I'm not sure if Fracture was about Delaney's "paranormal" talent or a case study on dysfunctional relationships.
First, there's Delaney: a girl who wakI'm not sure if Fracture was about Delaney's "paranormal" talent or a case study on dysfunctional relationships.
First, there's Delaney: a girl who wakes up from a coma and experiences weird pulling sensations and discovers she can sense impending death in people. Which would have been interesting if her ability was a little more climatic and exciting. What's so unique about sensing the dying if she's only drawn to those who are already sick (or would be sick)? Even I can tell you they wouldn't live. Why not have her sense those who might die in a car crash or get murdered? ...And then save them?
If it were me, I would be less concerned about her "sensations" and more about her obsessiveness over her schoolwork. She died, came back to life, and is worried about her chance at valedictorian?! (Okay, okay, maybe I can kind of understand that being a little Type A myself...but still...that's what you worry about after dying?!) Well, that and apparently her weight.
Then there's her rescuer, Decker (oh look, they both begin with "D"), who she likes but can't seem to say what she means to him and begins keeping secrets from him. And still keeps secrets from him even though he drops everything and to come to her (view spoiler)[rescue AGAIN! from the psycho killer (hide spoiler)]
Decker, who is a love sick puppy who keeps sticking around, keeps asking her to clue him in (but she doesn't), and so devoted that it's making me sick.
Should we talk about the mom now? The mom, who seems more worried that her child isn't fixed than the fact that she's alive. The mom, who has her own skeletons in the closet.
But nothing compares to Delaney's relationship with Troy, the mysterious stranger. Troy, who has (view spoiler)[ a similar ability (hide spoiler)] and happens to know just a little too much about Delaney. Yet she's perfectly fine hanging out with him. Troy, who almost (view spoiler)[KILLED HER--to end her "suffering" while comatose (hide spoiler)]. And Troy, who turns (view spoiler)[crazy, as in chase-you-down-in-a-car-in-a-sing-song-voice, crazy after Delaney finds out he almost murdered her (hide spoiler)]. And yep, you guessed it! She's fine with looking for him afterwards and trying talk sense into him. Look, you can't talk sense to a psycho.
Now I'm going to give her the benefit of the doubt and assume she's acting like this because her brain is damaged: some psycho boy tries to (view spoiler)[kill you (hide spoiler)], bruises your arm, and you're okay with that?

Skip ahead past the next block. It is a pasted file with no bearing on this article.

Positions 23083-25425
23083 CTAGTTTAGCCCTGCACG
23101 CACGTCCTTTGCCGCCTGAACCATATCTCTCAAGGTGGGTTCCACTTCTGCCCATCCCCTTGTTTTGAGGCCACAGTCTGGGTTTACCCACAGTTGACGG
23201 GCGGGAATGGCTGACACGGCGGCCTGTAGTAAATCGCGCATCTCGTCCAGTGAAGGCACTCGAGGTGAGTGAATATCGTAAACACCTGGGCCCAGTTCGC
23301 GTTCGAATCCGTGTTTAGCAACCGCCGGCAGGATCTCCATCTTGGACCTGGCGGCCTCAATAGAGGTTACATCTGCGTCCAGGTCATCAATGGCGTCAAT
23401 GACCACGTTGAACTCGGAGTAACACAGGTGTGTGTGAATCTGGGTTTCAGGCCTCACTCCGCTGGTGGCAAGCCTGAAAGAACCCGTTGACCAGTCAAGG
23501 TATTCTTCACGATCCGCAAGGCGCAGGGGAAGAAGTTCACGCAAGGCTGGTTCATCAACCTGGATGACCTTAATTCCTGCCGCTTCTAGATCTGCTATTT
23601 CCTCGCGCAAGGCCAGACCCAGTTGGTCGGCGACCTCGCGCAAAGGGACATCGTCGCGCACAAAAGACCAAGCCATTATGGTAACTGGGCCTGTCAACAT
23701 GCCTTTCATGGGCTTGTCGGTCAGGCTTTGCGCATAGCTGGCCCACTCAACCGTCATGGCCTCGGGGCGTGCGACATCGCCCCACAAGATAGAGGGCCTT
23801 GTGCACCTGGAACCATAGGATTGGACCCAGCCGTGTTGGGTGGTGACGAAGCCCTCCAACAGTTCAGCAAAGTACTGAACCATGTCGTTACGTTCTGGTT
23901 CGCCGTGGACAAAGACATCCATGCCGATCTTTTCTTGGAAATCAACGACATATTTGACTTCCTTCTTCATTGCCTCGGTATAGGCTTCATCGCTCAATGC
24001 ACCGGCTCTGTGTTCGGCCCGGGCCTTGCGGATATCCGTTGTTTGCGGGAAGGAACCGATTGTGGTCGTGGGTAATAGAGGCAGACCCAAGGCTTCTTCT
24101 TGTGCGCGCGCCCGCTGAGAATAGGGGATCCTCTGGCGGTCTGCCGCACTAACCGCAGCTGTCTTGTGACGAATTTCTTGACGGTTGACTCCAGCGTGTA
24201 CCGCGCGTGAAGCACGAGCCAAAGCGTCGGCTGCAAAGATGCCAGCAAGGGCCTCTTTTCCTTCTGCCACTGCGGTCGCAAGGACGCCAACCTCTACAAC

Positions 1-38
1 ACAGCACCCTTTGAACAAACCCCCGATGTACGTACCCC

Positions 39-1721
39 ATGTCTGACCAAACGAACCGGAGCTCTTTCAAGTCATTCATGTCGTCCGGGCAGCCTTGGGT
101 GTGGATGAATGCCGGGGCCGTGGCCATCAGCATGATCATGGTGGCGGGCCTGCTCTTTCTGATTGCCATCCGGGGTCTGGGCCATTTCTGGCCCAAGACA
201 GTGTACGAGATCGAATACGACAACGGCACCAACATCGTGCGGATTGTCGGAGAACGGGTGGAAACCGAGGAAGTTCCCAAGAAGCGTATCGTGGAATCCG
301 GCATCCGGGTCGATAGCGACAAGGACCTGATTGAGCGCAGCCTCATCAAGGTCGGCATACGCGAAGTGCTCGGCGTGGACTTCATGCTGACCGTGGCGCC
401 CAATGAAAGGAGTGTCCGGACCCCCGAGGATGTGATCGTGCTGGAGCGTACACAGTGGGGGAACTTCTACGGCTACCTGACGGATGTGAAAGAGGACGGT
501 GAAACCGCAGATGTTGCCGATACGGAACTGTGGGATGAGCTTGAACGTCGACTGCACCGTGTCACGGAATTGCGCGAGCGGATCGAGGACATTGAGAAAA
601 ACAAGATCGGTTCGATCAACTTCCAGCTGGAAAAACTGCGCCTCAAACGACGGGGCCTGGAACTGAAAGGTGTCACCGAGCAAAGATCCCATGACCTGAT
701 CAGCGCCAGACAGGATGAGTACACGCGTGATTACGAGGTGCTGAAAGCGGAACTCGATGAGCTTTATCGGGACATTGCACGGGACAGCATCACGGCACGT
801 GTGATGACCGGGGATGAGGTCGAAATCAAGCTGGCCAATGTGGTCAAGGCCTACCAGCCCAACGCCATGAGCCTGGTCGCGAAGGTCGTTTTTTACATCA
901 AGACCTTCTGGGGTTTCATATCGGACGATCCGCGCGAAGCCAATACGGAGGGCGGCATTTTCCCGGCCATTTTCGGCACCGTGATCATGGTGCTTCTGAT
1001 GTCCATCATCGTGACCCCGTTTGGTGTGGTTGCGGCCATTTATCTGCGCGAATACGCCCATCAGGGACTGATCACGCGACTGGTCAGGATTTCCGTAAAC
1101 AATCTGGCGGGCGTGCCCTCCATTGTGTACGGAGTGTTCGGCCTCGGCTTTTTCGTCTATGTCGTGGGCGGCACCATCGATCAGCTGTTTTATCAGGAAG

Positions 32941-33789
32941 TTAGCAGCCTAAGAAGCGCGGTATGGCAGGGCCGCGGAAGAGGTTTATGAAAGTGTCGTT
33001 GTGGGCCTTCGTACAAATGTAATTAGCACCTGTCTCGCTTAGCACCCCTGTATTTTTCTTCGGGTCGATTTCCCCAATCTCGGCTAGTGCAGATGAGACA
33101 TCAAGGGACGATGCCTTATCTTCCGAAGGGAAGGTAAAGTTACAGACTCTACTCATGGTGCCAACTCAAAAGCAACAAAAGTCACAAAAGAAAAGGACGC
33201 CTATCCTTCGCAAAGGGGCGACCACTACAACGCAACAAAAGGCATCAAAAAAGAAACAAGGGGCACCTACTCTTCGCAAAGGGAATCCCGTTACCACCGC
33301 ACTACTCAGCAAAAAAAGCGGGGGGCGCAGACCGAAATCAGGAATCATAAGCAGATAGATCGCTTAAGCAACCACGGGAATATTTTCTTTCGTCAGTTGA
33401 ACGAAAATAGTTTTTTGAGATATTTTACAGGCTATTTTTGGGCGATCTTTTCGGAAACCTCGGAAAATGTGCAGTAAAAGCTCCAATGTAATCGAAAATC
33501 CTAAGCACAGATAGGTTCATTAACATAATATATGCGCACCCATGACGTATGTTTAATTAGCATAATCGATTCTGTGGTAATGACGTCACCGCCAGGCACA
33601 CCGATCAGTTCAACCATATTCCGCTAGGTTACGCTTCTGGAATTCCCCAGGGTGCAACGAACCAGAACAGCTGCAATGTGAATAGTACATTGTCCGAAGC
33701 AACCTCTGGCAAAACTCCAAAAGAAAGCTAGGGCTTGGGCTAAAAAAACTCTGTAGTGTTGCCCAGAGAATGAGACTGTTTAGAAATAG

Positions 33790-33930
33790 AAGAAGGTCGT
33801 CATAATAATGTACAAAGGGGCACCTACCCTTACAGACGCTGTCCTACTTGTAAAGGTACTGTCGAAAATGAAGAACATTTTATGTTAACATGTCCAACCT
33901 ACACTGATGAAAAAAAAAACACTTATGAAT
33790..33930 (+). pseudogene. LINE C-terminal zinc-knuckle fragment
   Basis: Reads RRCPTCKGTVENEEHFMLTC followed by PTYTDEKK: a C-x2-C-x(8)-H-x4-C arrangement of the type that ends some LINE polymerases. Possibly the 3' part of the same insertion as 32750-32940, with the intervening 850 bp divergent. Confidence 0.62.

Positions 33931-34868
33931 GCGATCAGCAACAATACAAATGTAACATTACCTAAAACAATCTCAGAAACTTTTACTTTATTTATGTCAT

All in all, four case studies, but that's not even counting the one with the boy she doesn't like but still kissed. Unfortunately, I was looking for a paranormal story, not a dysfunctional one.
Review is also posted at Zombie Mommies["br"]>["br"]>["br"]>["br"]>["br"]>["br"]>["br"]>["br"]>["br"]>["br"]>["br"]>["br"]>["br"]>["br"]>["br"]>["br"]>["br"]>["br"]>...more
To be perfectly honest, it is a different book from Revis but the initial chapters did remind me aWhy do I feel like I'm reading Across the Universe?
To be perfectly honest, it is a different book from Revis but the initial chapters did remind me a lot of Across the Universe: there's a ship in the middle of space with problems and racing to colonize a new earth.
Other than that, the story takes a much different turn. Waverly and the entire ship of girls are kidnapped by their sister ship in order to populate their race. With the adults mostly dead and unconscious on the original attacked ship, the entire group of boys left behind must decide how to rescue the girls and survive among themselves. Meanwhile Waverly must decide what it will take to escape.
In a story like this one where the perspectives switch from the two main characters: Waverly and Kieran, a 1st person POV would have added more depth to the story and helped me internalize the character's emotions and behavior. With 3rd person, I felt so disconnected from the characters...but I also wonder if it's because the characters just had too many negative traits that I never knew which character I was routing for; I actually liked some of the minor characters more as they didn't seem to have so many internal conflicts.
Initially, I thought Waverly was a pretty strong character but in the very last chapter, I have no idea what to think of her. Also, the numerous lies and secrets were just too much for me to handle. By the end, I felt like they all needed to attend group therapy.
The plot was interesting (kidnapped girls, engine failure, mutiny) but again it was really my lack of connecting with any one character that makes this story lacking.
Also, the plot takes a real odd twist toward the end with the introduction of (view spoiler)[ God's voice/words to Kieran (hide spoiler)]. The problem to me was not that (view spoiler)[ God is speaking to him, although I do wonder if it is indeed God or Kieran's imagination (hide spoiler)], it is the fact that it comes OUT OF NOWHERE; I never felt like Kieran was a spiritual person and then all of a sudden this happens. It would seem more plausible if Kieran showed signs of spirituality prior to that.
And lastly, I have absolutely no idea what the title means or refers to.
2.5 STARS for me.["br"]>["br"]>["br"]>["br"]>["br"]>["br"]>["br"]>["br"]>["br"]>["br"]>["br"]>["br"]>["br"]>["br"]>["br"]>["br"]>...more
Suma's pyschological drama reminds me of the opening to the "Twilight Zone":
"There is a fifth dimension beyond that which is known to man. It is a diSuma's pyschological drama reminds me of the opening to the "Twilight Zone":
"There is a fifth dimension beyond that which is known to man. It is a dimension as vast as space and as timeless as infinity. It is the middle ground between light and shadow, between science and superstition, and it lies between the pit of man's fears and the summit of his knowledge. This is the dimension of imagination. It is an area which we call the Twilight Zone."